On examination, we noted that the patient was fully conscious and well oriented. She could not perceive light bilaterally. There was ecchymosis in both lower lids and the maxillary area [Figure 1]a. Four silk sutures were seen in the right temple, which was likely the exit wound for the bullet [Figure 1]b. The pupil of the right eye was 8 mm dilated, circular, and there was no reaction to light (direct as well as consensual) [Figure 1]c. The left eye had a hazy cornea with seven interrupted 10-0 silk sutures. The size of the wound was 11 mm × 4.5 mm, extending from 3 mm from the medial limbus and 2 mm from the lateral limbus, along the visual axis [Figure 1]d. The exit wound in the left globe could not be identified. On fundus examination, the right eye had a pale disk with distinct margins and the foveal reflex was sharp [Figure 2]. Fundus of the left eye was not visible due to the corneal haze. Based on these findings, a clinical diagnosis of right eye traumatic optic atrophy and left eye repaired corneoscleral perforation was made.
Figure 1: (a) Front profile of the face showing the ecchymosis of the maxillary region. (b) Side profile of the face showing the sutured exit wound of the bullet (arrow) at the right temple. (c) Anterior segment portraying Oculus Dexter (OD) clear cornea with 8-mm dilated circular pupil, not having direct as well as consensual light reflex. (d) OS hazy cornea with seven sutures

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Figure 2: Fundus photograph OD showing the disk with diffuse pallor

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To evaluate the cause of bilateral loss of vision, the computed tomography (CT) films of the patient were reviewed at the neuroradiology conference in our center. CT revealed comminuted fractures of the lateral wall, roof and medial wall of the orbit, greater wing of sphenoid [[Figure 3] arrows and [Figure 2]a arrowhead], medial wall of optic canal, and anterior and lateral walls of the maxillary sinus on the right side. Multiple tiny bony fragments and foreign bodies were seen in the retrobulbar region [[Figure 3] box arrow]. Continuity of right optic nerve was maintained. However, a few foreign bodies were seen in relation to the nerve near the optic disk [[Figure 3]a box arrows]. On the left side, there was comminuted fracture of the medial wall of the left orbit [[Figure 3] arrowhead]. The left globe appeared small with air foci [[Figure 3]b arrowhead]. The left optic nerve sheath complex and the orbital apex were normal. A B-scan ultrasonography was performed, which showed a foreign body impinging into the optic nerve sheath on the right eye [Figure 4]a.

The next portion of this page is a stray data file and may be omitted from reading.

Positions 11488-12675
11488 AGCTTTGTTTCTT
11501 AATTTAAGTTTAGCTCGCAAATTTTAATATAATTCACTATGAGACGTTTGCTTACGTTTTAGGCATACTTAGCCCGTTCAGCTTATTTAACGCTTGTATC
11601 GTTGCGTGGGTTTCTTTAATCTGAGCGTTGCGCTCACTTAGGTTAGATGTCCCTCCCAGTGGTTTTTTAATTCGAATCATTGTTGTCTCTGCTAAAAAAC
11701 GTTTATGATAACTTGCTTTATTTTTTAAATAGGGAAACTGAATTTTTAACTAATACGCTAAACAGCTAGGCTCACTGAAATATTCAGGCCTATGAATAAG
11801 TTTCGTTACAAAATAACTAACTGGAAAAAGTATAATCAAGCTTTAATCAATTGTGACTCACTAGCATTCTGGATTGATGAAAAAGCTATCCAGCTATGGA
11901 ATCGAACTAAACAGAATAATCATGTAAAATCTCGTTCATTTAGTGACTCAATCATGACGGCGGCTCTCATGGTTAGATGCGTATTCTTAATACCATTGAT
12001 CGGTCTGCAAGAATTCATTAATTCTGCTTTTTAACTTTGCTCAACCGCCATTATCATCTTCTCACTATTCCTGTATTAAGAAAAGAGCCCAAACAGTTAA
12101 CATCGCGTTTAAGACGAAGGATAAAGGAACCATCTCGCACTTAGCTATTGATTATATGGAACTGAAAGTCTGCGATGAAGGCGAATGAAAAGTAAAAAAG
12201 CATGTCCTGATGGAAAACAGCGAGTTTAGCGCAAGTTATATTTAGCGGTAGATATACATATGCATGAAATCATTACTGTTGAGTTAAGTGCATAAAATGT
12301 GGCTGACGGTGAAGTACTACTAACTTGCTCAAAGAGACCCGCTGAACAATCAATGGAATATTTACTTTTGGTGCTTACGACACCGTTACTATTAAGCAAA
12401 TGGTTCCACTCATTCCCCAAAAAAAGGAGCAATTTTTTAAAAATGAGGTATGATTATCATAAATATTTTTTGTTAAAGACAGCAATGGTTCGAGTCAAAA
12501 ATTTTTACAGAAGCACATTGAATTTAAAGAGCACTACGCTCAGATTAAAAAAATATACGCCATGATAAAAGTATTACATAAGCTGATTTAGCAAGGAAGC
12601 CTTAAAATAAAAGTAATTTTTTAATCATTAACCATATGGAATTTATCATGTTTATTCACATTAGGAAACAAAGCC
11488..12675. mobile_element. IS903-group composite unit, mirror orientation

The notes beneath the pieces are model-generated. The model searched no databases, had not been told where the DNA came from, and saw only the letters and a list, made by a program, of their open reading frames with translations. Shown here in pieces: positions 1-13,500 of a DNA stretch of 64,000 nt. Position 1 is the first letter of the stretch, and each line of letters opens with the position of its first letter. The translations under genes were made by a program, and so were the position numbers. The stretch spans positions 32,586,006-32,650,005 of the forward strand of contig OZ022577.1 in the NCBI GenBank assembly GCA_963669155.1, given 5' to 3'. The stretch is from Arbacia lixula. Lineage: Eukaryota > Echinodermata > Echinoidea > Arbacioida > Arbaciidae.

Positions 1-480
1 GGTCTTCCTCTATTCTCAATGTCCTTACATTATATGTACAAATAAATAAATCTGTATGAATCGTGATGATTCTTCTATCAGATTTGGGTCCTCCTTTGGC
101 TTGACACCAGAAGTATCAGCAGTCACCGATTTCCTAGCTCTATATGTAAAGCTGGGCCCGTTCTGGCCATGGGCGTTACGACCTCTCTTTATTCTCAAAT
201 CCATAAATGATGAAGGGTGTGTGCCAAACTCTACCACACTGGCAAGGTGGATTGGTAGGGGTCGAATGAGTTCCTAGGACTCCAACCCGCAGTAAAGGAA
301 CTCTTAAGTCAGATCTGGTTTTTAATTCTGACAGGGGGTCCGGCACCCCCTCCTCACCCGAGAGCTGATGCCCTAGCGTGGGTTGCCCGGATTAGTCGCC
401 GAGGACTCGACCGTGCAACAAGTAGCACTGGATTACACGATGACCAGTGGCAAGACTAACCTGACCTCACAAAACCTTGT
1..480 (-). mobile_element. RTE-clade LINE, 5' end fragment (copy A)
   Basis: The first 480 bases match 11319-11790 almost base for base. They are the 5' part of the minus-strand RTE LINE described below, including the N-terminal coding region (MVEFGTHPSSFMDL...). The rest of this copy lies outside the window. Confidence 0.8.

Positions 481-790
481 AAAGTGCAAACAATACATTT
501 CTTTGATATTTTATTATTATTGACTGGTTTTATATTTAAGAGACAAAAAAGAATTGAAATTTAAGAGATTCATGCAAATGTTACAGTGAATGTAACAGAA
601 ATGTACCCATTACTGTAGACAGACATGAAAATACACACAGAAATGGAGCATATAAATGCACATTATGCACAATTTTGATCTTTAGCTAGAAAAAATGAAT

Figure 3: Non-contrast CT head images showing (a) fracture of the medial wall of the right orbit (arrow), comminuted fracture of the medial wall of the left orbit (arrowhead), and multiple tiny bony fragments and foreign bodies in the retrobulbar region of the right side with fat stranding (box arrow). (b) Comminuted fracture of the right greater wing of sphenoid (arrow). The left globe appears small with air foci within (arrowhead), and few foreign bodies are seen in relation to the right optic nerve near the optic disk (box arrow). (c) Continuity of the right optic nerve is maintained, with a few foreign bodies seen in relation to the optic nerve near the optic disk (box arrow) and fracture of the roof of orbit of the right side (arrowhead). CT = computed tomography

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Figure 4: (a) B-scan ultrasonography showing a foreign body impinging into the optic nerve sheath of the right eye (arrow). (b) 3D CT head view showing the trajectory of the pellet. CT = computed tomography

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The findings were, therefore, suggestive of the following trajectory of the pellet [Figure 4]b: upon entry from the left eye and after causing a corneoscleral perforation, the bullet fractured the left medial orbital wall, crossed over to the right orbit in the retrobulbar region and in close relation to the right optic nerve, leaving multiple bony fragments on its path, thereby causing optic nerve injury in the right eye, and finally exiting through the right temple region.


  Discussion Top